On one such evening, a few friends and I were over at Martin Manalang’s place. Martin has been a fishkeeper since he was 12 years old and his experience in fishkeeping is rich. Through the years, he has kept many kinds of fish, but what he finds fascinating are the large exotic fishes. His current collection is composed of different species of large lower jaw bichirs, a huge Ripsaw catfish, a Wallago leerii catfish, an Irwini catfish, a large Marbled lungfish, and a host of other fish in about 6 or 7 tanks.
It was a fun evening of food, drinks, and a lot of conversations, mostly about fish, of course. While gathered around his tanks in the patio, he grabbed a handful of fish food pellets and a big syringe. As he was tinkering with
these he said, “Hey guys, I found a way to make floating pellets sink.”
True enough, whole pellets sank to the bottom, and the Marbled lungfish greedily gobbled it up. In true lungfish fashion, it made a total mess of the pellets. It sucked them all in, chewed the pellets, regurgitated them, and took the dough-like fish food back in. A very nice sight when you’re eating with
fishy friends, I guess. After all, the crowd was entertained by an actual show of the “table manners” lungfish are known for. The crowd cheered what they had just witnessed. Not even Nat Geo has ever documented lungfish eating, and we saw it live, right in front of us!
When the cheers died down, everybody asked, “How did you do that?” So Martin obliged and demonstrated his procedure for making floating pellets sink.
Why make them sink? – This may sound unimportant to some but for the fishkeepers gathered that night, this was a procedure they all wanted to learn. This small crowd was composed of fishkeepers with more than a hundred years of fishkeeping experience among them. Yet they were eager to know how It was done. They knew the value of this procedure especially if you have bottom dwelling fish like the Eartheaters from the genus Geophagus, catfishes, bichirs, etc. These fish prefer their food to be offered at the bottom and they will hardly swim to the surface for their morsels.
Through the years, these fishkeepers have tried their own methods to make floating pellets sink. One is by soaking the floating pellets in a pail of water before feeding these to the fish. This takes forever; oftentimes, you are done with your chores and have totally forgotten about your floating pellets in the pail. Also, this method leaves you with soggy pellets that disintegrate at the bottom, leaving a mess.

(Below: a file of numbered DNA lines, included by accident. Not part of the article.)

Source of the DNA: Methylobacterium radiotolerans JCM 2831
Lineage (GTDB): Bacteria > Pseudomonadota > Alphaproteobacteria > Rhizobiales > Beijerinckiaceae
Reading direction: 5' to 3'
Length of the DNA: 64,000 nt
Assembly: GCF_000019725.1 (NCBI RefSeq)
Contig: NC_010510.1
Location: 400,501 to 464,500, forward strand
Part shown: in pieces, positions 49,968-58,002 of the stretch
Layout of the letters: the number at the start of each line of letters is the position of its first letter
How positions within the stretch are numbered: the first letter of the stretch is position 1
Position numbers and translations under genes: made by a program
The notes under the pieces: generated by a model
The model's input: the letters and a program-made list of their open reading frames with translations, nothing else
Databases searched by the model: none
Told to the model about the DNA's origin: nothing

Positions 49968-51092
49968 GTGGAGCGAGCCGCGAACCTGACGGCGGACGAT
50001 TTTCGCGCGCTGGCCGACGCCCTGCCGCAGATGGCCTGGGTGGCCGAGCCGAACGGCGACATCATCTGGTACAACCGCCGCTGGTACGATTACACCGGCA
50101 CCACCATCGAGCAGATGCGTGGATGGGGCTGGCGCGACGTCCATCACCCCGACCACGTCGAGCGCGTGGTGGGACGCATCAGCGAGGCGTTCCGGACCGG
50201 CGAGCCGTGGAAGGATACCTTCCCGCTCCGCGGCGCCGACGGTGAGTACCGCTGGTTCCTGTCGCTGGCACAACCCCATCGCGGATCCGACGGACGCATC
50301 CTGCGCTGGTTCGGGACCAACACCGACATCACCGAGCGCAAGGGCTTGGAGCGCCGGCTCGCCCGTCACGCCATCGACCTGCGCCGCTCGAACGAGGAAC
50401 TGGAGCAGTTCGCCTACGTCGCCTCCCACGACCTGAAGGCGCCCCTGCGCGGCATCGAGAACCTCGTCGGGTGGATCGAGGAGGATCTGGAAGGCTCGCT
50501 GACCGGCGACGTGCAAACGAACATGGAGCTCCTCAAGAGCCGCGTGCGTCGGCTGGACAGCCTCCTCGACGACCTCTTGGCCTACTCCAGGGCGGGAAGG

Another method is to put the floating pellets in a bottle, add water, and vigorously shake it until they sink. You end up tiring yourself with this method, and you get broken pellets, murky water, and end up creating even more mess in the tank.
Martin’s method is easy, effective, and takes just about a minute, especially if you have whole pellets that are still perfectly formed and will not cloud your water.
I asked Martin why he does this, and he said most of his fish are bottom dwellers. “I just want to make their lives easier by offering food at the bottom. Another common problem with tanks with sumps is the overflow design, if you feed [the fish] floating pellets, chances are, [these] will just end up in the sump and pollute your water. Thus it is important to feed sinking pellets if you have a sump.”
This was such an amazing procedure that I congratulated Martin about it. He deflected the praise and said he just learned of it from another visitor that night, Loui de Belen. Loui is a relatively new fishkeeper who picked up the hobby two years ago. But that didn’t stop him from discovering tricks in the hobby and sharing them with friends. Loui admits, “I actually saw a video of it and it just made sense with me.” He is a registered nurse who works for a residential facility for the homeless elderly and is adept at handling a syringe. Thus it made perfect sense for him to use a syringe when he saw the video.